Forget March Madness, its end of semester mayhem! The time of year when I question my assessment methods, mostly because I am swamped with final essays, culminating projects, and exams to mark, in addition to writing report card comments and tabulating final marks — all in a very short timeline. Invariably I ask myself, “is all of this really necessary, or am I just doing it because it’s what has always been done?” I know I’m stressed, and then I consider the students: what sort of undue stress is put on them? Does it all really serve a purpose? Are culminating projects and exams the best way to measure a student’s learning? Probably not. So why do we do them?

As opposed to answering why we measure learning in the aforementioned ways, I’m going to flip things on their head and look at what we should think about doing instead. Traditionally, I have shied away from student reflection, mainly because whenever I did it I didn’t get very good results. But was that because the teenagers I teach are essentially unrealistic and really bad at reflecting, or was it because I didn’t prepare them to be reflective in the first place? I’ve been thinking about this a lot these past few years, especially since I have been reflecting more myself and know what an essential part of learning and improving it is.

Metacognitive skills encourage students to understand how they learn best and develop self-awareness skills. These skills are important, especially as students get older because people with well-developed metacognitive skills are, generally speaking, more successful. Students who learn how they learn, remember and process information more efficiently so they are better able to retain information. It also helps them create learning conducive situations. As a result, students also adapt to new situations better – always a plus. All of these combined equal greater success in personal and professional life.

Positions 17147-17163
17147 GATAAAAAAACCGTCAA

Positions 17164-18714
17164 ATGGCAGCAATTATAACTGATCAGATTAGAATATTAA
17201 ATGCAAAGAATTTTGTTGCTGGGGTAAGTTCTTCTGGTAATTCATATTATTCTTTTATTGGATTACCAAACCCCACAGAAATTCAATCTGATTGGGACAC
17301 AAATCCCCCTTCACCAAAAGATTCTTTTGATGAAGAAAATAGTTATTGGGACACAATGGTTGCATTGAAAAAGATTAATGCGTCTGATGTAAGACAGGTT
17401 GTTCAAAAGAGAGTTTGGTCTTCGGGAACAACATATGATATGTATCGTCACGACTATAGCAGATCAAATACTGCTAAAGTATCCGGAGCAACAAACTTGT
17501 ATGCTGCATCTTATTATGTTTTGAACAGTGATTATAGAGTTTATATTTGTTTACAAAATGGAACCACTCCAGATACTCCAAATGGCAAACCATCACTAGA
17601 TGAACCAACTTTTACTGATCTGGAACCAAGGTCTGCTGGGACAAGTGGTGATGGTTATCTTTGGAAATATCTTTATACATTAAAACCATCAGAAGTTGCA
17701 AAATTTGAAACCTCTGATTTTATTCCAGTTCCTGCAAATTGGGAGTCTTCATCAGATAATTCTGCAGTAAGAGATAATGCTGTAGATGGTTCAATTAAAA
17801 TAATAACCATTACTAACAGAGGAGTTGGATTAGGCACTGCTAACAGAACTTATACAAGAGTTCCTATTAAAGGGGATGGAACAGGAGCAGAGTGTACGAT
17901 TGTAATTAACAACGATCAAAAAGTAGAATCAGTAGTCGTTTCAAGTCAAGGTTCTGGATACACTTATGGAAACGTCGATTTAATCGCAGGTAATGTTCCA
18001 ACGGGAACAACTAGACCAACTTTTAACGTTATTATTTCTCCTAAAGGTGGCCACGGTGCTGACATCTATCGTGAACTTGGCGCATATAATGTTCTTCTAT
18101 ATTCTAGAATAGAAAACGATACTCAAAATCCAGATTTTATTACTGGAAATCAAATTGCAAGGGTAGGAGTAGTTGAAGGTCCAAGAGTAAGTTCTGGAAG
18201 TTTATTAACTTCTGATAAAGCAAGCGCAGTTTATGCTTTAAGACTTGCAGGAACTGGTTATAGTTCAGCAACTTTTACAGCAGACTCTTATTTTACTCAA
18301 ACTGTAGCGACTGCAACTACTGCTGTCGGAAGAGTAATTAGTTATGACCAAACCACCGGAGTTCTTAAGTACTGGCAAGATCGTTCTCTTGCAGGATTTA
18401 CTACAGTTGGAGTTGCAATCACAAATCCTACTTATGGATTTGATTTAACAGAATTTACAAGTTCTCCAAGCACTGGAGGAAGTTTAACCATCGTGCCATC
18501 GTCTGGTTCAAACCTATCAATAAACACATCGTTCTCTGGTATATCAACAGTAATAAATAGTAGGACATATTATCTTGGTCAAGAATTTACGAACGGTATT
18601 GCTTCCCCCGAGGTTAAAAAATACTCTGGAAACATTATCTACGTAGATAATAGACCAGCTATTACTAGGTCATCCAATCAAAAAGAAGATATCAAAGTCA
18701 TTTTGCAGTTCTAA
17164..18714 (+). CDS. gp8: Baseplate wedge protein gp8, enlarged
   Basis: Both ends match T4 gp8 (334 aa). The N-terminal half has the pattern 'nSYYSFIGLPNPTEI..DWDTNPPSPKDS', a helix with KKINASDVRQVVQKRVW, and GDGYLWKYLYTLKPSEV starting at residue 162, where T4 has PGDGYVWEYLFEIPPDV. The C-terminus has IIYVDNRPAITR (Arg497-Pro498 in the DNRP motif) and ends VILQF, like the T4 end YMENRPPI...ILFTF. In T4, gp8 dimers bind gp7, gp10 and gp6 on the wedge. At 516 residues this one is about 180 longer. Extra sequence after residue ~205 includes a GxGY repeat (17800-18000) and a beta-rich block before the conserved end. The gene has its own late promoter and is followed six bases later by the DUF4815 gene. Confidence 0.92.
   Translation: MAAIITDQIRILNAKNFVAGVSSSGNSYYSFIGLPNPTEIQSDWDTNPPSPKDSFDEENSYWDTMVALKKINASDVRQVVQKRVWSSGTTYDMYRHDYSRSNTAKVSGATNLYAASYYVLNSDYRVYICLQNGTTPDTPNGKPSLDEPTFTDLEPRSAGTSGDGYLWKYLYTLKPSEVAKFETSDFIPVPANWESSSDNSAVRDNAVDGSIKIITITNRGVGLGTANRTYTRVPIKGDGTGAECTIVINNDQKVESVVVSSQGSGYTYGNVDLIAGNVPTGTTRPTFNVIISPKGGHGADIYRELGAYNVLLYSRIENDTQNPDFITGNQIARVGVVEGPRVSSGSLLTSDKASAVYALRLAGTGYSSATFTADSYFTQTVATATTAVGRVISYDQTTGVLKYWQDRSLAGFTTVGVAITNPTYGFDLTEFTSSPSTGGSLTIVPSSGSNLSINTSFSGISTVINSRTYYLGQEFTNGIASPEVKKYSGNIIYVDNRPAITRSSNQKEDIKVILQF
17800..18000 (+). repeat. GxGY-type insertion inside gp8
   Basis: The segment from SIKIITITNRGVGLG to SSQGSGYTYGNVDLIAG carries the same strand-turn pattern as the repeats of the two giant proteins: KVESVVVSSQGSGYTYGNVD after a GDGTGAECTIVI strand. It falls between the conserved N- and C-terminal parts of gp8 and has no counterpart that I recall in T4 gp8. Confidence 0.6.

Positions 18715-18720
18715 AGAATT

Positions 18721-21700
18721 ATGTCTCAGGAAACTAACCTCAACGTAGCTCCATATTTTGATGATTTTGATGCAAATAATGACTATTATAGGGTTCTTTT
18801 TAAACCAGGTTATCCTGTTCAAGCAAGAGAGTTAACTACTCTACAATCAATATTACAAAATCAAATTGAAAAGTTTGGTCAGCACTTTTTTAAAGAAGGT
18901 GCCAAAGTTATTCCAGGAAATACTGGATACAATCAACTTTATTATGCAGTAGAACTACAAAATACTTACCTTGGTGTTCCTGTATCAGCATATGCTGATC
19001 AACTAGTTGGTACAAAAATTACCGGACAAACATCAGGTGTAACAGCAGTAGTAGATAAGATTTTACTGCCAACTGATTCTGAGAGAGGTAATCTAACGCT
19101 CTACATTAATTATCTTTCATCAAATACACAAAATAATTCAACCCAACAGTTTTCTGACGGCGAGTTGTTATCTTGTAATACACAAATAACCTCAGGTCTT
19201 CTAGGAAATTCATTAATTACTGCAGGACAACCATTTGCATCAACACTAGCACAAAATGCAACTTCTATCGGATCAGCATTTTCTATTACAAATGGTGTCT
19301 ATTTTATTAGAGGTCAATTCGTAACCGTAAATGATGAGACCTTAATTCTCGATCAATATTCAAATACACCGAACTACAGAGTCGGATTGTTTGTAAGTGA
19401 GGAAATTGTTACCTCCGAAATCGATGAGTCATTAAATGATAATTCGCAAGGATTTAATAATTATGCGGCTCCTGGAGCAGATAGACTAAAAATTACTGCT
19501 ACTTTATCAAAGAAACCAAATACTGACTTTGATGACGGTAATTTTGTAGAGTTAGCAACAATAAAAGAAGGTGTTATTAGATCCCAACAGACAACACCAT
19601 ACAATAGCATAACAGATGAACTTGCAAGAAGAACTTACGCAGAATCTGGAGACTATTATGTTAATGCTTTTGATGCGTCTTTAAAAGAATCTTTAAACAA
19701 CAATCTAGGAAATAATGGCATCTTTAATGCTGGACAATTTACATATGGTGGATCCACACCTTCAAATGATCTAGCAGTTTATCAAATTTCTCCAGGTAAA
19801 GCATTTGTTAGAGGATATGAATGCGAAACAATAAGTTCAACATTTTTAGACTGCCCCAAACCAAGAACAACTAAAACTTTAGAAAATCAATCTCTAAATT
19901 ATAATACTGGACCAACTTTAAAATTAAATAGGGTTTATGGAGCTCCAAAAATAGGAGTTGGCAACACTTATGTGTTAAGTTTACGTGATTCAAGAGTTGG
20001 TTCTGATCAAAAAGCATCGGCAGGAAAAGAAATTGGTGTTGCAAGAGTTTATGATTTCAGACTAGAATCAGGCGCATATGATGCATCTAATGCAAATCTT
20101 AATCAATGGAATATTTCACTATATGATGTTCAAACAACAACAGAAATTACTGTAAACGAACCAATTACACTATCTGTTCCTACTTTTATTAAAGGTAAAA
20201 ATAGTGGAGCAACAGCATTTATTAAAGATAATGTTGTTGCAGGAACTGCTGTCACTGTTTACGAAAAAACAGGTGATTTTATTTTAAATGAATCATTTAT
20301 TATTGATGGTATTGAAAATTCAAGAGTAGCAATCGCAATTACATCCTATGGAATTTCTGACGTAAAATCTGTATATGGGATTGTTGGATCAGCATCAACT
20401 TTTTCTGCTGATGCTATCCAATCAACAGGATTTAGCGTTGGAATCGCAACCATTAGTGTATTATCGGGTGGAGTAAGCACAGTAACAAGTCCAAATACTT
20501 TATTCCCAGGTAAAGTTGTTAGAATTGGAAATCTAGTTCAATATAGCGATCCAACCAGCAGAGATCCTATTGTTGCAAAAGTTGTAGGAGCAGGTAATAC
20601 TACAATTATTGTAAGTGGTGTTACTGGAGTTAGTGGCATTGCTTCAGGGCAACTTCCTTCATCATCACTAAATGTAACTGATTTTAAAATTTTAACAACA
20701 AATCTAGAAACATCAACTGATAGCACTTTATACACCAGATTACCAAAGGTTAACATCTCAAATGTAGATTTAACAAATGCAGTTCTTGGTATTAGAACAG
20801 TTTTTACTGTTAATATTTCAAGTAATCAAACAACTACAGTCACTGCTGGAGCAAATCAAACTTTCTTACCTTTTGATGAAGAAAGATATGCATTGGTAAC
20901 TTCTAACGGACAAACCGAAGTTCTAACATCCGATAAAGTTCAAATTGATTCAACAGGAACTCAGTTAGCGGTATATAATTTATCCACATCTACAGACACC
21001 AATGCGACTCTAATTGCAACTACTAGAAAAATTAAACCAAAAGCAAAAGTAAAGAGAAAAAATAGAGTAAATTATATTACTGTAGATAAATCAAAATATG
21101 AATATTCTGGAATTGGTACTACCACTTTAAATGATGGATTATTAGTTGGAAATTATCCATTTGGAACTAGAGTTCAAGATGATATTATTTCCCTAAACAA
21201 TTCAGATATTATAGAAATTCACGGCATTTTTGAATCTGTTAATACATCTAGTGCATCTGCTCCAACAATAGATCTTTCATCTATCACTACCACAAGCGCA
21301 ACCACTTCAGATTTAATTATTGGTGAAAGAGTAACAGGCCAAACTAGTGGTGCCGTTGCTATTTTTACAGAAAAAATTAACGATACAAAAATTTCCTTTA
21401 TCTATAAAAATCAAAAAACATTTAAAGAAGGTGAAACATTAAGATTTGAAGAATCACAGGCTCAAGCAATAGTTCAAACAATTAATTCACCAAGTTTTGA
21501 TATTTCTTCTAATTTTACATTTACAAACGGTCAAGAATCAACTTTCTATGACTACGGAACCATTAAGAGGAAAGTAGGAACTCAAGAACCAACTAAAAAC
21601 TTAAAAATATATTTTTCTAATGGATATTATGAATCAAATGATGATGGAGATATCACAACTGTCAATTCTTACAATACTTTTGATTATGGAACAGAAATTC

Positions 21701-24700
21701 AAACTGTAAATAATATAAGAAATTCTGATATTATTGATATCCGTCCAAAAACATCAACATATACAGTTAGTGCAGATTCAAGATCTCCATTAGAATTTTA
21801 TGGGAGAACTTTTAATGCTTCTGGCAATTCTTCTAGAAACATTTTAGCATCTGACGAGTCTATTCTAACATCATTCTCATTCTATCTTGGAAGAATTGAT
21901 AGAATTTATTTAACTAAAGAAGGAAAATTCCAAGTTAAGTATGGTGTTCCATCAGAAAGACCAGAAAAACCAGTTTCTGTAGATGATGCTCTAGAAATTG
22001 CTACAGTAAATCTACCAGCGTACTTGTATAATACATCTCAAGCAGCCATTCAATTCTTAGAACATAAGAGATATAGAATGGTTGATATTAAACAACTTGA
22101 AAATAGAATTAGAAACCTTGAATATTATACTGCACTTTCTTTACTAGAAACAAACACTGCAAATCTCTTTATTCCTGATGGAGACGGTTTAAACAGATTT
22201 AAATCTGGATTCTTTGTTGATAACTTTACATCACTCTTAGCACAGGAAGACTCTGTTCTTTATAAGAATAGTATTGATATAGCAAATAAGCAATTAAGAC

I’ve spent some time immersing myself in methods that would help students improve their metacognitive skills. A good first step is to explicitly teach students how the brain processes information, how it forms knowledge and memories, as well as the impact stress has on these abilities. A great resource I have found to help me do this is RetrievalPractice.org. The founder, Dr. Pooja K. Agarwal, is an expert in the field of cognitive science and the site aims to be a hub of resources, research, and teaching strategies to help educators “bridge the gap” between education and the science of learning. I regularly add this sort of information to my lessons. Given that I teach English, I have lessons about what happens to our brain when we read and how to handle that stress before an oral presentation. 

Other strategies include making time for students to reflect so students can see their growth and change in thinking. Higher order thinking tasks – like essay writing – can help activate these learning processes for students. Furthermore, tasks that have students consider their beliefs and that require them to figure things out on their own all support a student in becoming more reflective and developing stronger metacognitive skills.

So, having built many of these strategies into my program, I have decided to change my exam focus this semester and I am asking students to reflect on their learning over the course of our time together instead of regurgitating tidbits of information. Hopefully, this marks a new beginning where students are able to consolidate their learning thoughtfully through this reflective practice and I am, in turn, challenged to also reflect on their thoughts and how I can also improve.

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